Third Class 1997/98
Last week Fungi joined that exclusive club of people whose deaths had been reported prematurely. Great to see that he is alive and well and frolicking as usual with his friend Rudi.
Jer found these photos on a Mulvihill family website. All the photos have a Listowel connection but I don’t know what.
Famine times in North Kerry
Extracts from State Papers during the famine years.
Listowel Union reported in 1847 that these were works selected to be done by Paupers.
Breaking stones on the public
Fencing and renewing fencing on new roads.
Scraping and cleaning the
streets of Listowel.
Collecting and breaking stones.
Stewards were Michael Maher,
Dillane and Pat Carroll
Stewards wages were1s-6d per day .
Paupers will be given food before calling on them to work .
If they refuse to work they shall be struck off the relief lists.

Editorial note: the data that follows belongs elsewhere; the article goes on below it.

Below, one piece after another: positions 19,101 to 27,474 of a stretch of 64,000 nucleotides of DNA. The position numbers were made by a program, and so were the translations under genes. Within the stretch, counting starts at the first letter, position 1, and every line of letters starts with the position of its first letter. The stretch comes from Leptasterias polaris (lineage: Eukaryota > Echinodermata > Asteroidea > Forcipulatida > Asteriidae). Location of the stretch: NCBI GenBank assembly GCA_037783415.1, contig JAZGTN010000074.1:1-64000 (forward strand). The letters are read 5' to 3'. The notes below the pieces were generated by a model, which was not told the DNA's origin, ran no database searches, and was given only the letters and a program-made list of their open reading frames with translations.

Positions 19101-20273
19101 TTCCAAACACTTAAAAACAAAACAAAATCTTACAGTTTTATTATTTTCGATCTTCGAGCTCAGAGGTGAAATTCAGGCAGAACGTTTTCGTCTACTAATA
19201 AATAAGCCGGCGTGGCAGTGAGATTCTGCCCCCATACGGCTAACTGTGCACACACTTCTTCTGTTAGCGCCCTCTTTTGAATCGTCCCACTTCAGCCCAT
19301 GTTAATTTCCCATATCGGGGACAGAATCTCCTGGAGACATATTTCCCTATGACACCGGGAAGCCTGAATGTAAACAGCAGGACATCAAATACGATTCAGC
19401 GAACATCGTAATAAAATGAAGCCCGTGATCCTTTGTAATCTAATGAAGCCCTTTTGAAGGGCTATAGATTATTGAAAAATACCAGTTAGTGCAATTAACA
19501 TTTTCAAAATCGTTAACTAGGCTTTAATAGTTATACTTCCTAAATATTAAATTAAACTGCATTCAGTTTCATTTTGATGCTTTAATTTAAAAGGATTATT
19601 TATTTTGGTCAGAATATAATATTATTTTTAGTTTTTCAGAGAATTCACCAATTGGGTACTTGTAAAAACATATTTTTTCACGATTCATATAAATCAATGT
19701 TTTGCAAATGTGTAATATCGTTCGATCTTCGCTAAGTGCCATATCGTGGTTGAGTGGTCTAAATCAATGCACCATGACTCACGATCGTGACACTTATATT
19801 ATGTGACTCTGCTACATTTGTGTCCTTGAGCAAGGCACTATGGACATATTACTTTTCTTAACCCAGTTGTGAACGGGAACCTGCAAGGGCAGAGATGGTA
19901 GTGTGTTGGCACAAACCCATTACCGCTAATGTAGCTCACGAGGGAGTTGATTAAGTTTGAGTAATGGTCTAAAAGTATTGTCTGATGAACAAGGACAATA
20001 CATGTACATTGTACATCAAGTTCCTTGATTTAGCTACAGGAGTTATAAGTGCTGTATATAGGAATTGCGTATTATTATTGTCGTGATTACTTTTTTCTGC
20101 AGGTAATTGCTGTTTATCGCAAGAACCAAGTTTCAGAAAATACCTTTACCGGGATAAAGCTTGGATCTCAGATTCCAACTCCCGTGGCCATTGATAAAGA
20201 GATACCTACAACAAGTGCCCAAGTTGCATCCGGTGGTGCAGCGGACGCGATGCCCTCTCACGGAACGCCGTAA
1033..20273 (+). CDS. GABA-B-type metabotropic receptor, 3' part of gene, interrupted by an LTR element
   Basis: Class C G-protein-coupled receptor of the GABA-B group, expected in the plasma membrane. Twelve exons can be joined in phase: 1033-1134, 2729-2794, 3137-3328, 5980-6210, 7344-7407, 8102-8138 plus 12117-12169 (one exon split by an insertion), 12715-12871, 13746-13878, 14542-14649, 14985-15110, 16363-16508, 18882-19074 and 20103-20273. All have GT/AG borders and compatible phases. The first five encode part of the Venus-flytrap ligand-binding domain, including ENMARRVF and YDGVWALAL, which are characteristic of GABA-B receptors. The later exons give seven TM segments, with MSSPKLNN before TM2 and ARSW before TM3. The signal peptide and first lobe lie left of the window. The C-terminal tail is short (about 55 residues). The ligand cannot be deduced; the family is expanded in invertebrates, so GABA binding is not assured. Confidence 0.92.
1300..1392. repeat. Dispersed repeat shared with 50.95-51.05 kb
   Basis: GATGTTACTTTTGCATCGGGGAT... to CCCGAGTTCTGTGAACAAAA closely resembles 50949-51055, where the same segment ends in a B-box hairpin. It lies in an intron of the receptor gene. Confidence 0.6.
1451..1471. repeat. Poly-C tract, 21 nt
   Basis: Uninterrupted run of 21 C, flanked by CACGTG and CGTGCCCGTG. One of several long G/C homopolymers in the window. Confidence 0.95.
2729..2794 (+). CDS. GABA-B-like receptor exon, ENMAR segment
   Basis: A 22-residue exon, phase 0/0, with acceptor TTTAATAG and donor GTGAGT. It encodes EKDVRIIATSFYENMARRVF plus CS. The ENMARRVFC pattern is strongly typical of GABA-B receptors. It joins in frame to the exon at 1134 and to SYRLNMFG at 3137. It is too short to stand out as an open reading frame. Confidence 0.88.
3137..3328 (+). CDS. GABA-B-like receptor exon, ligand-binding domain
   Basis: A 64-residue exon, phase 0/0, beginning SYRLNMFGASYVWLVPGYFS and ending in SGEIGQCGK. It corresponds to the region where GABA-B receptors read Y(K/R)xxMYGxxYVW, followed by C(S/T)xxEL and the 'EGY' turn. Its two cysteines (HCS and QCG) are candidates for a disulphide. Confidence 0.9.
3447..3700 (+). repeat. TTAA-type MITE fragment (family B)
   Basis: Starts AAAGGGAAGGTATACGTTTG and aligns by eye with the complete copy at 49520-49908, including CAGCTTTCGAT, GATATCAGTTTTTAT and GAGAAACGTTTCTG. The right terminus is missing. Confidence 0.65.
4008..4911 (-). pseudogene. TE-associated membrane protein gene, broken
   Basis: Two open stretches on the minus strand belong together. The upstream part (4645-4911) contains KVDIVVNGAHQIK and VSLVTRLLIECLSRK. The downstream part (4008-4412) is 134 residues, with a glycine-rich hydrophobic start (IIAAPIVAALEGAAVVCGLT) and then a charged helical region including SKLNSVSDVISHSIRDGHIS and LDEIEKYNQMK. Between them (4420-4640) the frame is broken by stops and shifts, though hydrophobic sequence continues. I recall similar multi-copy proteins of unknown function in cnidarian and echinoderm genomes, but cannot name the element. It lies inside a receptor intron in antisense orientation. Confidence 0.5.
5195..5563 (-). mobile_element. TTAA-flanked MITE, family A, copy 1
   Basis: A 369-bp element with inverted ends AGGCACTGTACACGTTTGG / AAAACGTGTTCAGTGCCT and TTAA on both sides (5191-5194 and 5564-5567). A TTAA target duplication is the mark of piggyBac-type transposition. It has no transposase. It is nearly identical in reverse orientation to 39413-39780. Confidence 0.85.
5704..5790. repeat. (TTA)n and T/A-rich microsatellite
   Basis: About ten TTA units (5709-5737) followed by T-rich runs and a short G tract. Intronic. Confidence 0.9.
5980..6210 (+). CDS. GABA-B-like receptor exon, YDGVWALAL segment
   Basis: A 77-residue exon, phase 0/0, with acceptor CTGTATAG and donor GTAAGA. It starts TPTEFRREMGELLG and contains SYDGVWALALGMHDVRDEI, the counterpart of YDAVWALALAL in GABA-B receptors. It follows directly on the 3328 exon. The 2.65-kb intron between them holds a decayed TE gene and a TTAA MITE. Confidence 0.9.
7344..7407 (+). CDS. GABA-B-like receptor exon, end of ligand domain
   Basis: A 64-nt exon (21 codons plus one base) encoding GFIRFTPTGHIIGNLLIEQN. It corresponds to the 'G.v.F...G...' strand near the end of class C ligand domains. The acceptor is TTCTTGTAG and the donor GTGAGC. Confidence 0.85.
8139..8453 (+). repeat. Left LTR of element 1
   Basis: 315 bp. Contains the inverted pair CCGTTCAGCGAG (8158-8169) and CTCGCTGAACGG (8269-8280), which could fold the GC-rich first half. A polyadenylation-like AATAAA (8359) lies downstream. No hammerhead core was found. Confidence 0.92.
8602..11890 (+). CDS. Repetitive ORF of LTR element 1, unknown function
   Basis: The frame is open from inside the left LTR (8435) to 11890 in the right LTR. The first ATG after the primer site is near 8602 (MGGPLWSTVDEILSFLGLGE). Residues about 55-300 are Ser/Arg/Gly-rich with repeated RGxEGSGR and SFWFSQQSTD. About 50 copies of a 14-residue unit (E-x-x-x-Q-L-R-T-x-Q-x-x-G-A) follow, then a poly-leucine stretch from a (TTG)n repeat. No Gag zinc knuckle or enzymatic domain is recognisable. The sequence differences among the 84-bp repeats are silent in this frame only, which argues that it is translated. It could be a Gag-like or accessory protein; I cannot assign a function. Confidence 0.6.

Hammers will be
provided by the Board for breaking stones, Stewards will be responsible if any of them
are lost. Spades and shovels to be provided by the paupers themselves.
Ware of Ballylongford sent a letter to the Lord Lieutenant asking for Relief for
the Destitute Poor and indigent people of Ballylongord.
They needed some relief
and assistance to keep them alive as coffins cannot be purchased for the numbers
dropping from famine and distress.
Captain Spark visited Ballylongford in Feb
1848 to make inquiries about the condition of the people following the letter
from Ware. He went to the Parish Priest Rev D Mc Carthy, his curate Rev Mahony
and the local dispensary doctor. They told Capt. Spark that the statement of Mr
Ware was false. 3 or 4 had died in Ballylongford town since Christmas. 2 were
poor and aged and were receiving relief.
It was noted that Mr Edward Ware was taken
off the relief list because he refused to work. He is now employed By Mr Blacker, the landlord. Mr John Blacker is employing the poor on his estate doing work of improvement at this time.